When my boat is finished (couple of weeks I reckon), I'll post some pics for peoples comments (remember, it is my first ever boat!!) under a new thread.
|Thread: Drilling rudder shafts|
Based on Bob's comments, dont think I'll try drilling it after all - I will go for the 'grind the shaft' option, which will be much easier I think.
I'm quite tempted to join the 2 halves of each rudder together using screws, as then they could be removed if access to the props is required for some reason.
It's me again.
The 2 rudder shafts on my Dutch Courage require a 1mm hole to be drilled through them, into which a short length of wire is inserted to prevent the possibility of the rudders slipping on the shafts.
My Dremel (it's a Draper actually) doesn't have a chuck small enough to grip a bit this size, as is the case with my big drill. I have a cheapy bench mounted vertical drill which does grip the bit, but this is quite slow, and also wobbles somewhat! I've bought a decent tungsten bit, but dont know what I can use it in. Perhaps if I bought some thin brass tubing with i.d.of 1mm, this would allow the bit to be used (or is there an adaptor that can be bought?).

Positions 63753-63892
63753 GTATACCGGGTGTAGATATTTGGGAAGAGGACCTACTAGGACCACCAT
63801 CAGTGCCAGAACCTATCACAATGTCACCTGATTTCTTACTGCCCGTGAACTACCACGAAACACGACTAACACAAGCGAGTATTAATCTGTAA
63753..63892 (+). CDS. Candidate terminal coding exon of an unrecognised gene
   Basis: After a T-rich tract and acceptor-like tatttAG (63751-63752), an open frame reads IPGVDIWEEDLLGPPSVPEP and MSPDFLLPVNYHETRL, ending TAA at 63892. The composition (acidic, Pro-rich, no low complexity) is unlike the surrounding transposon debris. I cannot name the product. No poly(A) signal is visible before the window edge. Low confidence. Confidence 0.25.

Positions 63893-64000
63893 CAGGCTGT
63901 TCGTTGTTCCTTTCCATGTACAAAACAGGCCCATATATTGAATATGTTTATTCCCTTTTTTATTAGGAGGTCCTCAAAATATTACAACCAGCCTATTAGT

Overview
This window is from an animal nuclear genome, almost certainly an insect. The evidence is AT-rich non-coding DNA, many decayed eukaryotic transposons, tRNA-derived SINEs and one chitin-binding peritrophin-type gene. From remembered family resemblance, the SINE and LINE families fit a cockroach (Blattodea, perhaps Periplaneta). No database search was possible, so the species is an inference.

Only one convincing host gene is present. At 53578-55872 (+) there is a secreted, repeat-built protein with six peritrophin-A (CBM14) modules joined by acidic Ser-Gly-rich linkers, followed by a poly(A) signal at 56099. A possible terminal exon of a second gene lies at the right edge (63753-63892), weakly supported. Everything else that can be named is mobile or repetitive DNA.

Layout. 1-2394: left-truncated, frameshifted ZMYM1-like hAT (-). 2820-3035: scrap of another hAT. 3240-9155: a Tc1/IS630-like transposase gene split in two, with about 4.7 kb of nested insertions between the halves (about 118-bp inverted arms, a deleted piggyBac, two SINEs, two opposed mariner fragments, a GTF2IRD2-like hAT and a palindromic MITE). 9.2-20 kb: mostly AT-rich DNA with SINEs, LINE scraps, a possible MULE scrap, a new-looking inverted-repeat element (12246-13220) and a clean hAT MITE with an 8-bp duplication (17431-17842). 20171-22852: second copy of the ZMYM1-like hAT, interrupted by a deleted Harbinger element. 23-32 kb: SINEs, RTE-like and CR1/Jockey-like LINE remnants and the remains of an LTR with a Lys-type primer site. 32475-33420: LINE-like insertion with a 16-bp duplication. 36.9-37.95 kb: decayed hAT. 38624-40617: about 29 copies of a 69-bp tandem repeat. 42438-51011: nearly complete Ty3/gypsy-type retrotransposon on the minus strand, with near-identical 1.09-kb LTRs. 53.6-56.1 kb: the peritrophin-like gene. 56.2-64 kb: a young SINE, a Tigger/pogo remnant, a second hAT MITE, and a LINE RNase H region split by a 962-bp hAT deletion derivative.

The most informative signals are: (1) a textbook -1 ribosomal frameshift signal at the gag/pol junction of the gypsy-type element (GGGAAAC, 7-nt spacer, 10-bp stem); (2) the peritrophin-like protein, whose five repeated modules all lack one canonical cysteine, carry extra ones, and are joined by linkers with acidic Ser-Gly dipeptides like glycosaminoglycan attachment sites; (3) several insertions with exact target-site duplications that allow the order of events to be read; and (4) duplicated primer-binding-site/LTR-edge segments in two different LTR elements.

Is it me, or are these 4mm shafts overly strong!!?
|Thread: Acrylic Paints - Yuk!!|
I too have found that brush painting with acrylics can cause a 'lumpy' finish - strangely the yellow used for the bulwarks produced a smooth finish (this is a matt paint), but the red for example, which is satin, has given an awful result.
I think that, from all the articles I've read regarding the various paint types (sometimes conflicting with others!!), the message is very clear - test it on some scrap first!!!
Sounds plausible, as thinking about it the Revell paints only needed water to clean the brushes, whereas overspray (on my hands) from the Halfords sprays didn't budge when using water.